“The so-called 'Left-Hand Path' - that of Kaulas, Siddhas and Viras - combines the... Tantric worldview with a doctrine of the Ɯbermensch which would put Nietzsche to shame... The Vira - which is to say: the 'heroic' man of Tantrism - seeks to sever all bonds, to overcome all duality between good and evil, honor and shame, virtue and guilt. Tantrism is the supreme path of the absolute absence of law - of shvecchacarÄ«, a word meaning 'he whose law is his own will'." ― Julius Evola, The Path of Cinnabar.

“It is necessary to have “watchers” at hand who will bear witness to the values of Tradition in ever more uncompromising and firm ways, as the anti-traditional forces grow in strength. Even though these values cannot be achieved, it does not mean that they amount to mere “ideas.” These are measures…. Let people of our time talk about these things with condescension as if they were anachronistic and anti-historical; we know that this is an alibi for their defeat. Let us leave modern men to their “truths” and let us only be concerned about one thing: to keep standing amid a world of ruins.” ― Julius Evola, Revolt Against the Modern World: Politics, Religion, and Social Order in the Kali Yuga.

“We are born into this time and must bravely follow the path to the destined end. There is no other way. Our duty is to hold on to the lost position, without hope, without rescue, like that Roman soldier whose bones were found in front of a door in Pompeii, who died at his post during the eruption of Vesuvius because someone forgot to relieve him. That is greatness. That is what it means to be a thoroughbred. The honorable end is the one that can not be taken from a man.” ― Oswald Spengler, Man and Technics: A Contribution to a Philosophy of Life.

Wednesday, June 11, 2008


This was in response to a discussion elsewhere:

Technology and certain specific types of human knowledge and abilities are cumulative. Meaning some specific abilities become more sophisticated over time if the foundations are not forgotten or wiped out. For example: we go from throwing rocks to precision guided missiles. Or for counter-example: various cultures have experienced "Dark Ages" where aspects of civilization are lost or forgotten. The Ancient Greeks for example lost literacy then recovered it later. Of course civilizations also die, self destruct, and are wiped out.

This does not extend to collective psychology. Mankind does not "wise up" as a whole. There is no supporting evidence that he does. He just becomes more efficient at killing and comfort.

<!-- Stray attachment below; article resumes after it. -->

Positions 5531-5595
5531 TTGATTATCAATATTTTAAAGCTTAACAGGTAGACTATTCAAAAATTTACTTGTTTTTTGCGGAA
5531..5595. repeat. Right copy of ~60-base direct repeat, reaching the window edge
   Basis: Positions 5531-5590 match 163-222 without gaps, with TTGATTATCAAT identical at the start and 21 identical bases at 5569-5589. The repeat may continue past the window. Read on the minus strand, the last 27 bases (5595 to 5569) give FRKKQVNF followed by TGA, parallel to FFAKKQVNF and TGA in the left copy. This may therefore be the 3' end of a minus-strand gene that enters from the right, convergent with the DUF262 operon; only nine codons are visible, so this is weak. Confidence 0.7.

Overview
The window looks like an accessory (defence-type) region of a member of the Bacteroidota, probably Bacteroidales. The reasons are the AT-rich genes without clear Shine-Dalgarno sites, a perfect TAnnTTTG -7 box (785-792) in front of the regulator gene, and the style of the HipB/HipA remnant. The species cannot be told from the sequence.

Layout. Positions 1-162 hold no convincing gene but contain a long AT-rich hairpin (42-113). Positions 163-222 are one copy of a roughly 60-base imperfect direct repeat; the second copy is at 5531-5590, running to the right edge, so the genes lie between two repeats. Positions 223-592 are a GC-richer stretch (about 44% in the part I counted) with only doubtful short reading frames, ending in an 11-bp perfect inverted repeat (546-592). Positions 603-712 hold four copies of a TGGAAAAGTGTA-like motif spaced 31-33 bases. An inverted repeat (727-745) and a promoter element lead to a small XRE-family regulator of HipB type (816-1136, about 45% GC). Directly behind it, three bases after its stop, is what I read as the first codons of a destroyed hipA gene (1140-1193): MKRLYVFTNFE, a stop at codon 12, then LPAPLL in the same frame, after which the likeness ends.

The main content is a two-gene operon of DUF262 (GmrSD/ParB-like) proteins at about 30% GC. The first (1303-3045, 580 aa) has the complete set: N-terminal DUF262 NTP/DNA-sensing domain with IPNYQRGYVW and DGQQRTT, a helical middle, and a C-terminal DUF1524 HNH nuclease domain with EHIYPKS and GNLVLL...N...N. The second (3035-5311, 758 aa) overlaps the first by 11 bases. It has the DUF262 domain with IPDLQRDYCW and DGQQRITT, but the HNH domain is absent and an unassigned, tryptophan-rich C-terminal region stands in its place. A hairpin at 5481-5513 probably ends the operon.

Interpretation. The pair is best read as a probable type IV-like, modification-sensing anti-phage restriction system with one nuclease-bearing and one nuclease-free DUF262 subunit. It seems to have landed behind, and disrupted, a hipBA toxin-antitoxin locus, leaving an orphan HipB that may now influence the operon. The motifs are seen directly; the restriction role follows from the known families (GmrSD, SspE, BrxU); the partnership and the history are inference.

Taken collectively; mankind exhibits traits that would be considered retarded or psychotic in individuals. When interpreting collective behavior it is almost a safe rule of thumb to imagine what an individual of below average intelligence would do in similar circumstances but driven by the most negative fears and motives. Collectively mankind acts like the worst individual specimens, not the best.

"Big History" is my favorite niche of historical study, especially in conjunction with historiography and philosophy of history. I've actually read most of the important works on big history and "grand narrative" overviews, and attempts to discern patterns. I'm convinced all patterns perceived are projections on the part of historians based on grossly incomplete and randomly accurate/inaccurate knowledge and reasoning. Usually this is more evidence of the hardwired propensity of the human mind to abstract in terms of metaphors and analogies than evidence of any real pattern in "history."

The idea of overall "progress" in human history has pretty much been left in the dust (along with other ideological debris of the Enlightenment such as "equality"). I think linear and cyclical interpretations of history are just as much a projection and pipe dream. There is an ebb and flow on a micro-level, mostly because the human animal is by nature excessive and reactionary, so in some contexts collective behavior gives the impression of "pendulum swings" which in turn can be fantasized into a "cyclical" pattern just as sudden beginnings and abrupt ends can be fantasized into linear patterns. These are all constructs of the human mind trying to grasp complexity beyond its ability to comprehend.

Human history is as arbitrary and meaningless as the life of a termite mound.


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